This produces a slight separation between the molecules containing U and U. Thermal diffusion uses the transfer of heat across a thin liquid or gas to accomplish isotope separation. The process exploits the fact that the lighter U gas molecules will diffuse toward a hot surface, and the heavier U gas molecules will diffuse toward a cold surface.
It was abandoned in favor of gaseous diffusion. The gas centrifuge process uses a large number of rotating cylinders in series and parallel formations. Each cylinder’s rotation creates a strong centripetal force so that the heavier gas molecules containing U move tangentially toward the outside of the cylinder and the lighter gas molecules rich in U collect closer to the center. It requires much less energy to achieve the same separation than the older gaseous diffusion process, which it has largely replaced and so is the current method of choice and is termed second generation.
It has a separation factor per stage of 1. The Zippe-type centrifuge is an improvement on the standard gas centrifuge, the primary difference being the use of heat. The bottom of the rotating cylinder is heated, producing convection currents that move the U up the cylinder, where it can be collected by scoops. This improved centrifuge design is used commercially by Urenco to produce nuclear fuel and was used by Pakistan in their nuclear weapons program.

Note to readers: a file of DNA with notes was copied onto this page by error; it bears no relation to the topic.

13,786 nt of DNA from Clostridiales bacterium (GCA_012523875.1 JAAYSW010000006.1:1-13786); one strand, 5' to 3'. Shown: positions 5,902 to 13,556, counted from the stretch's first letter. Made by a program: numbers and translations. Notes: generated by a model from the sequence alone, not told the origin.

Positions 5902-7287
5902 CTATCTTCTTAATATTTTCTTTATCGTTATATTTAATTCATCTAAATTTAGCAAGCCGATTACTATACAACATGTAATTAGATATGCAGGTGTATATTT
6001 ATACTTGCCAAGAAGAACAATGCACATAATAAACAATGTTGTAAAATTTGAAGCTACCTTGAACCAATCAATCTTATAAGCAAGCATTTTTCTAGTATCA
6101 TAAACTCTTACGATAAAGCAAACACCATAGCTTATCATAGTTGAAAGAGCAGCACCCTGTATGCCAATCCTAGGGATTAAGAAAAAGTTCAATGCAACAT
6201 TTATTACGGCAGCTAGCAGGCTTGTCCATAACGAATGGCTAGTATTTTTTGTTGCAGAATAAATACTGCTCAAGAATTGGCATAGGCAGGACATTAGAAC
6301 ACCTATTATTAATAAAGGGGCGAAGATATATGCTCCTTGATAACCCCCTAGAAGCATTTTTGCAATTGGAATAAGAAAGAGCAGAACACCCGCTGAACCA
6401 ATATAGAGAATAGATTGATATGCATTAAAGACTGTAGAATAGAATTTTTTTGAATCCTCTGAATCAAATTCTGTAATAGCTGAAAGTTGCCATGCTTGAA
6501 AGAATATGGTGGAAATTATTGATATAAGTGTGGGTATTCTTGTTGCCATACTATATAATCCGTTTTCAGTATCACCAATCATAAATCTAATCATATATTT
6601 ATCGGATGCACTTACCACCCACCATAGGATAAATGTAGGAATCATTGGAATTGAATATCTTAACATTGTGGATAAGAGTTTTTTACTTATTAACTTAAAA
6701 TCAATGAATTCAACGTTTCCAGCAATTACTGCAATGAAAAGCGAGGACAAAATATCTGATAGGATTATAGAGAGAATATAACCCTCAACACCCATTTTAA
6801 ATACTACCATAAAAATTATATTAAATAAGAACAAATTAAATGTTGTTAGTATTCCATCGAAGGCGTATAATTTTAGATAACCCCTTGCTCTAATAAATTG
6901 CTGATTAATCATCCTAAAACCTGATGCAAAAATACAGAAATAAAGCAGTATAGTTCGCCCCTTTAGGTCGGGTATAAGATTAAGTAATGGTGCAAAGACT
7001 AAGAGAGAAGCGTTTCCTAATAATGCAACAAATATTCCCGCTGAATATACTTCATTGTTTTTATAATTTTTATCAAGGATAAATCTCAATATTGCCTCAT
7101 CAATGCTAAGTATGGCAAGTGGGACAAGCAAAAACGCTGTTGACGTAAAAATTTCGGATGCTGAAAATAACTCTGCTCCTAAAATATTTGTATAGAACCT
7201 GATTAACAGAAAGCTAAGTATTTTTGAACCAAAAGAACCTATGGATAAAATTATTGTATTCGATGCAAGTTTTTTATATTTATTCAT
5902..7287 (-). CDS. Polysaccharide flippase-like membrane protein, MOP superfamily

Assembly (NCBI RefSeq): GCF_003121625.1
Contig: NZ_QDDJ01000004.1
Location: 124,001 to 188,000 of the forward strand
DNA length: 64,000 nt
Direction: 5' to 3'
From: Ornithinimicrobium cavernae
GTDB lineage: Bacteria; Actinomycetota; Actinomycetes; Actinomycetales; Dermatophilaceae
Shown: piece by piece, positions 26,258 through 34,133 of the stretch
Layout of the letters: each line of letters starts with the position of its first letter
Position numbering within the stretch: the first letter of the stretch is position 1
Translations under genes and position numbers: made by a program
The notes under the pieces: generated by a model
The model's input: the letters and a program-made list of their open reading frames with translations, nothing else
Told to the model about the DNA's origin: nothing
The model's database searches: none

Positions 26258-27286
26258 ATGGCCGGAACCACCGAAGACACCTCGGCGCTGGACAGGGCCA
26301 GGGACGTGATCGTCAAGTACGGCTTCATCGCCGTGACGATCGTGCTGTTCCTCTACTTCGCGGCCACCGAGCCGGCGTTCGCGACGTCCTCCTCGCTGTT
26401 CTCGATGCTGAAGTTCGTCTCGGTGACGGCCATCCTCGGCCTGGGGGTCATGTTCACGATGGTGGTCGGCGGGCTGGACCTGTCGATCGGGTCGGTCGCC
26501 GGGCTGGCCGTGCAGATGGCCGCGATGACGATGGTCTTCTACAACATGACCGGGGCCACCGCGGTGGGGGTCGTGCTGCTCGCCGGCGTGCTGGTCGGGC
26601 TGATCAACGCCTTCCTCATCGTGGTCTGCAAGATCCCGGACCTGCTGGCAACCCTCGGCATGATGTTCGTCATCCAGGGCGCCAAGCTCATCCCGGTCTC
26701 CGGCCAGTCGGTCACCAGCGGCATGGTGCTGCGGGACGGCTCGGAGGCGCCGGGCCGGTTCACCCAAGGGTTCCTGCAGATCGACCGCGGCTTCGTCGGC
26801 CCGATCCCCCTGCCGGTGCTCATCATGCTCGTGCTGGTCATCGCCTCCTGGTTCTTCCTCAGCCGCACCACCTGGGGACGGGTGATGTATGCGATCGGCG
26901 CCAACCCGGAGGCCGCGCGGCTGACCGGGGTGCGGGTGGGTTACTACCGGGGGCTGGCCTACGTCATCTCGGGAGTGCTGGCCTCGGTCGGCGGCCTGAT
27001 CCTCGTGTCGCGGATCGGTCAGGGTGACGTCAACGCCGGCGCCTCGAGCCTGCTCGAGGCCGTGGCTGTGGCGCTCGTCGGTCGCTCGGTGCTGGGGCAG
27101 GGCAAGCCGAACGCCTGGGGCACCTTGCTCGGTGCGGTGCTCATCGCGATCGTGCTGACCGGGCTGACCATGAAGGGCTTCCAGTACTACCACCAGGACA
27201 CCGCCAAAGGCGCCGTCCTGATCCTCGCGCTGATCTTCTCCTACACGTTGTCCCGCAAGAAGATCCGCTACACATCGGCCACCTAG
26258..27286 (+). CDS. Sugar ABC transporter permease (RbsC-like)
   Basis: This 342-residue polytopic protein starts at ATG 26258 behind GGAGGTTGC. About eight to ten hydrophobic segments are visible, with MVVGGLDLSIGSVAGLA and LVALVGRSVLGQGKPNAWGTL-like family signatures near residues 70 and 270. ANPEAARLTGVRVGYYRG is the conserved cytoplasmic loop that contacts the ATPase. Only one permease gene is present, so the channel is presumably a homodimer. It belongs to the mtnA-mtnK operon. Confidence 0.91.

Laser processes promise lower energy inputs, lower capital costs and lower tails assays, hence significant economic advantages. Several laser processes have been investigated or are under development. Separation of isotopes by laser excitation SILEX is well developed and is licensed for commercial operation as of Atomic vapor laser isotope separation employs specially tuned lasers  to separate isotopes of uranium using selective ionization of hyperfine transitions.
The technique uses lasers tuned to frequencies that ionize U atoms and no others. The positively charged U ions are then attracted to a negatively charged plate and collected. Molecular laser isotope separation uses an infrared laser directed at UF 6 , exciting molecules that contain a U atom. A second laser frees a fluorine atom, leaving uranium pentafluoride , which then precipitates out of the gas. Separation of isotopes by laser excitation is an Australian development that also uses UF 6.